We live in a world now where people have so much information at their fingertips. (This) means rumours can get going around certain vaccines. People look at the ingredients or there might be suspected adverse events connected to a vaccine. With some like the HPV vaccine, because it is given to adolescent girls, it has implications for sexual behaviour that people disagree with. Each vaccine is different and so are the things that concern people. In some cases, it has more to do with public trust in the government or the health authorities. There are some people who have broader philosophical or religious reasons for not wanting a vaccine, or object to things that are compulsory because they just don’t like being told what to do. But we also shouldn’t dismiss the fact that there are also increasingly highly organised anti-vaccine movements that are just as interested in disrupting society as they are in caring about vaccines.

The medical community needs to be responsive to people's concerns about vaccines or it risks alienating people, according to Prof. Larson. Image credit - Heidi Larson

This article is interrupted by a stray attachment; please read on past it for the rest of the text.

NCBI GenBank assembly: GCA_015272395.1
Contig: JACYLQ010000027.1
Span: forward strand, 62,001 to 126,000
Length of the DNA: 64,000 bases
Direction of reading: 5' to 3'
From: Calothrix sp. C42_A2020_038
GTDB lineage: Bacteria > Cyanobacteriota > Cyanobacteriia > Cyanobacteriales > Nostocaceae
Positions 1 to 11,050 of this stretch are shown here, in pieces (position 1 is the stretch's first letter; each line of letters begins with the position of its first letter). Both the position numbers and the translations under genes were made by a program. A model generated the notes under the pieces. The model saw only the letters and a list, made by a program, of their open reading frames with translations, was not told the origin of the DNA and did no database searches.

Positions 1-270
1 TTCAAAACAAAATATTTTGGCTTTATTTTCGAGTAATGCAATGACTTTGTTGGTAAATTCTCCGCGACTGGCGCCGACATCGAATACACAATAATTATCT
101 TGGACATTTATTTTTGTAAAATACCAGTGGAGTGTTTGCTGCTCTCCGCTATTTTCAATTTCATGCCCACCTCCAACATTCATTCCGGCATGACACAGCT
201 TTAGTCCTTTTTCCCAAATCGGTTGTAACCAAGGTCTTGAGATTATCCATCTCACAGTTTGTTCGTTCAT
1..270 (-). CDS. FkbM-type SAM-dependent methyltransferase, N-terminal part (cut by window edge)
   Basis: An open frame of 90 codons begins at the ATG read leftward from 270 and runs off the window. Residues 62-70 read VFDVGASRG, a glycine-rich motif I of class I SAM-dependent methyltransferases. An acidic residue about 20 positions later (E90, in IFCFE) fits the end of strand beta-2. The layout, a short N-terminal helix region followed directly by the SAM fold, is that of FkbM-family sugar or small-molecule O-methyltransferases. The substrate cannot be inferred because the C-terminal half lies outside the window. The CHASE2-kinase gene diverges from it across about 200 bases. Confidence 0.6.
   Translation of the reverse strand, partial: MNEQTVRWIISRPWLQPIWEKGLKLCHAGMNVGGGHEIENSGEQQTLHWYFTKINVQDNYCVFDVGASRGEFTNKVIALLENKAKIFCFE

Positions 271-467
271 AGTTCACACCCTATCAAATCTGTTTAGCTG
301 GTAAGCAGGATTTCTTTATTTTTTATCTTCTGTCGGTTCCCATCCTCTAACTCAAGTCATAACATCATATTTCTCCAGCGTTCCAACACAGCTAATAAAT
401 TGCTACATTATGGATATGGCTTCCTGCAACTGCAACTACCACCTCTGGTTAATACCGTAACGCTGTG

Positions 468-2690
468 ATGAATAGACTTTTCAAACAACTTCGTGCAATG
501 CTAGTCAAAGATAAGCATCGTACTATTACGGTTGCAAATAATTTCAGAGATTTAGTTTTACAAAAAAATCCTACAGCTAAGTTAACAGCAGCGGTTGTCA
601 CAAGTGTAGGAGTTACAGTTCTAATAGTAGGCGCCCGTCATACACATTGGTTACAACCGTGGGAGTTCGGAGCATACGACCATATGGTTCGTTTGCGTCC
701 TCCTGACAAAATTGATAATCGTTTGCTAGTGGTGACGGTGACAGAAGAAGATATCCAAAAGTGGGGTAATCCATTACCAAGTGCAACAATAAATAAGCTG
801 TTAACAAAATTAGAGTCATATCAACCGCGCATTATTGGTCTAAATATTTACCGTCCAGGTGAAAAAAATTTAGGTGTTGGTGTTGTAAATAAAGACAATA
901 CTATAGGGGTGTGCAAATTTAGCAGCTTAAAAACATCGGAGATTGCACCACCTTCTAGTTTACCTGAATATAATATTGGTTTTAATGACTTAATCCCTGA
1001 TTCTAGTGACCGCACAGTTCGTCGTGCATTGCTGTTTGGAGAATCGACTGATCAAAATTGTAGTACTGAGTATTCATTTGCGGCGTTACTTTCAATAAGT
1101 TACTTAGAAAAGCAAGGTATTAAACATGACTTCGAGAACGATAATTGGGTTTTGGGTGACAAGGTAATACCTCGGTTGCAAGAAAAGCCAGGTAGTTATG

The medical community needs to be responsive to people’s concerns about vaccines or it risks alienating people, according to Prof. Larson. Image credit – Heidi Larson

Are you seeing similar concerns around the race to produce a Covid-19 vaccine?

One of the problems is that it is being framed as a race. It is a race against time in a sense, but there is also this sense that it is being developed too quickly, and that it is this company against that company. There is some scepticism that the vaccines might be fast-tracked for political reasons. Some people also feel like a vaccine will really just benefit big business. But the public is most concerned about vaccine effectiveness and the risk of side effects, which have a big influence on vaccine acceptance. Some people are genuinely concerned about how new the vaccines are, and they want to wait to let other people try it.